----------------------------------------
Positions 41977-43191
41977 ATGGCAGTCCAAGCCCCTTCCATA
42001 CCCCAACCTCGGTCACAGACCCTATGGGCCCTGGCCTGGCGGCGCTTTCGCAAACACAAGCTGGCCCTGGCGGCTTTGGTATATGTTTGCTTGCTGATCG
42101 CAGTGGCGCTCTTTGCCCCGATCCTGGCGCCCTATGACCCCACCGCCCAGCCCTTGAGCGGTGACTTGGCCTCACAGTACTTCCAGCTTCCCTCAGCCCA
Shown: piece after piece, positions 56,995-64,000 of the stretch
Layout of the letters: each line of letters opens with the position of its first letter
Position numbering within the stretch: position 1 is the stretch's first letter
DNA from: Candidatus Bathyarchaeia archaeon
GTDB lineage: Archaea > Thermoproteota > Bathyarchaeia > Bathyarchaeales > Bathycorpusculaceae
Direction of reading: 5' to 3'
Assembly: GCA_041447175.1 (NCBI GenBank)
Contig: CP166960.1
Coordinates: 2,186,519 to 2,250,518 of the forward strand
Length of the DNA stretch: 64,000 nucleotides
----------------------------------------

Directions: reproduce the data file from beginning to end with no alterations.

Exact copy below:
Positions 41977-43191
41977 ATGGCAGTCCAAGCCCCTTCCATA
42001 CCCCAACCTCGGTCACAGACCCTATGGGCCCTGGCCTGGCGGCGCTTTCGCAAACACAAGCTGGCCCTGGCGGCTTTGGTATATGTTTGCTTGCTGATCG
42101 CAGTGGCGCTCTTTGCCCCGATCCTGGCGCCCTATGACCCCACCGCCCAGCCCTTGAGCGGTGACTTGGCCTCACAGTACTTCCAGCTTCCCTCAGCCCA
Shown: piece after piece, positions 56,995-64,000 of the stretch
Layout of the letters: each line of letters opens with the position of its first letter
Position numbering within the stretch: position 1 is the stretch's first letter
DNA from: Candidatus Bathyarchaeia archaeon
GTDB lineage: Archaea > Thermoproteota > Bathyarchaeia > Bathyarchaeales > Bathycorpusculaceae
Direction of reading: 5' to 3'
Assembly: GCA_041447175.1 (NCBI GenBank)
Contig: CP166960.1
Coordinates: 2,186,519 to 2,250,518 of the forward strand
Length of the DNA stretch: 64,000 nucleotides